You completed the Free Application for Federal Student Aid (FAFSA) and submitted all the needed paperwork.
Now you are enrolled in school and your friends are talking about getting a refund check. An email sent from your college says the funds will be available soon. Spring break is coming up and some of your friends are talking about going to the beach. Then you get another email from the campus housing office. They are asking you to save a few hundred dollars for the housing deposit for the upcoming fall semester.
Now you are curious. Is a refund going to be in your bank account? You may be wondering: “Is this extra money for me to spend?”
Let’s review how this works.
Your School Bill
You usually have a bill for tuition and fees, room and board (if you are staying on campus), and books and supplies. If your financial aid award is greater than these expenses (or others, like a library fine or parking ticket), you may receive the extra funds in what’s commonly called a “refund check.”
Is It Really a Refund Check?
It depends. If you have a student loan as part of your financial aid for the semester, the “refund” can include loan money, which you will have to pay back. Look at the specific financial aid you have received to double-check whether you have loans.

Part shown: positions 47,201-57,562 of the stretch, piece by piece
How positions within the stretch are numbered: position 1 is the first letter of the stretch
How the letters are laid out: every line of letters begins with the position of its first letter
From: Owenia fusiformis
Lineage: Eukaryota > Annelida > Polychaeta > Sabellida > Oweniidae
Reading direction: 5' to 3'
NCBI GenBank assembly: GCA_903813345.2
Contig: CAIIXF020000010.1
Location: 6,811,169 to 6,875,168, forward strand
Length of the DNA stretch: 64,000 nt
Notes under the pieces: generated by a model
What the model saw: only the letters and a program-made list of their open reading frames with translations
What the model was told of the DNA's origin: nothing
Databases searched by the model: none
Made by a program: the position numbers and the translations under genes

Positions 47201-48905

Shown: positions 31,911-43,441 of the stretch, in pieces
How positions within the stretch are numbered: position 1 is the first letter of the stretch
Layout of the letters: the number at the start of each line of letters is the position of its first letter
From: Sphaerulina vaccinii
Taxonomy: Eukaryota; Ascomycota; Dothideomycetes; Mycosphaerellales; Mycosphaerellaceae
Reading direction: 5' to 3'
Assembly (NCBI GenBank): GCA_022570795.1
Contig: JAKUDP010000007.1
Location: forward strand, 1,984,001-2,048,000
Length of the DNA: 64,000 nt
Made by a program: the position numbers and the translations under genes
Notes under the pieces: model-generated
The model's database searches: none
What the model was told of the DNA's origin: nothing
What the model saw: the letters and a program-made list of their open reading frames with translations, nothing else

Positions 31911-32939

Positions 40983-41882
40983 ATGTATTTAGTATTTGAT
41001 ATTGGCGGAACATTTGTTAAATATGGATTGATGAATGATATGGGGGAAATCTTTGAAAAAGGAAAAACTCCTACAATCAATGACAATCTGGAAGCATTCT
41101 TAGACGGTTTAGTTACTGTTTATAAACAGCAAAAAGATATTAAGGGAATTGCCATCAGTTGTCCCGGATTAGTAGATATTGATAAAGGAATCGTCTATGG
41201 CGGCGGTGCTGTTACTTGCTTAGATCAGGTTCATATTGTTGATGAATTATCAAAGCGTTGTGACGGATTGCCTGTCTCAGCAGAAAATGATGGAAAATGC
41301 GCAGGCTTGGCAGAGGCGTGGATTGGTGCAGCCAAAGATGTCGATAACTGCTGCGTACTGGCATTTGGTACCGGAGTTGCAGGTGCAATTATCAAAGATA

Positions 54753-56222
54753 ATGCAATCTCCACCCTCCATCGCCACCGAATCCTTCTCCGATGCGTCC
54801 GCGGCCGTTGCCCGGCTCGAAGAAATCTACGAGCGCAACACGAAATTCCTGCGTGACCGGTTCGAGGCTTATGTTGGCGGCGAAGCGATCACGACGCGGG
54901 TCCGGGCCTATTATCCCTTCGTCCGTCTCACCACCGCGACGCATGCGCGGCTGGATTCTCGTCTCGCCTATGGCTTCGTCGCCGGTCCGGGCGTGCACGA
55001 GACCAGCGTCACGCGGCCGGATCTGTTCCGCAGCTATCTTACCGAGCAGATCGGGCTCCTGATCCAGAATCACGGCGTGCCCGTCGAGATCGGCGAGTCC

Weigh Your Options
Before you spend your refund, ask yourself the following:
- Should I consider saving some of the money for the housing deposit for the upcoming school year and other college expenses for next year?
- Can some of the refund be used to pay off my student loans early so I owe less after graduation?
- And, if your refund includes loan money, do I want to spend the extra money now and pay it back with interest later?
Oftentimes, “refund” checks aren’t really refunds, but they don’t need to result in further debt. In many cases loan funds can be returned or used to support your education! If you realize you don’t need the money, or have questions about how it should be spent, contact your institution’s financial aid office.
Kenneth McGhee is the director of the DC Tuition Assistance Grant Program (DCTAG) within the Office of the State Superintendent of Education (OSSE) in Washington, DC. OSSE is a NACAC member organization.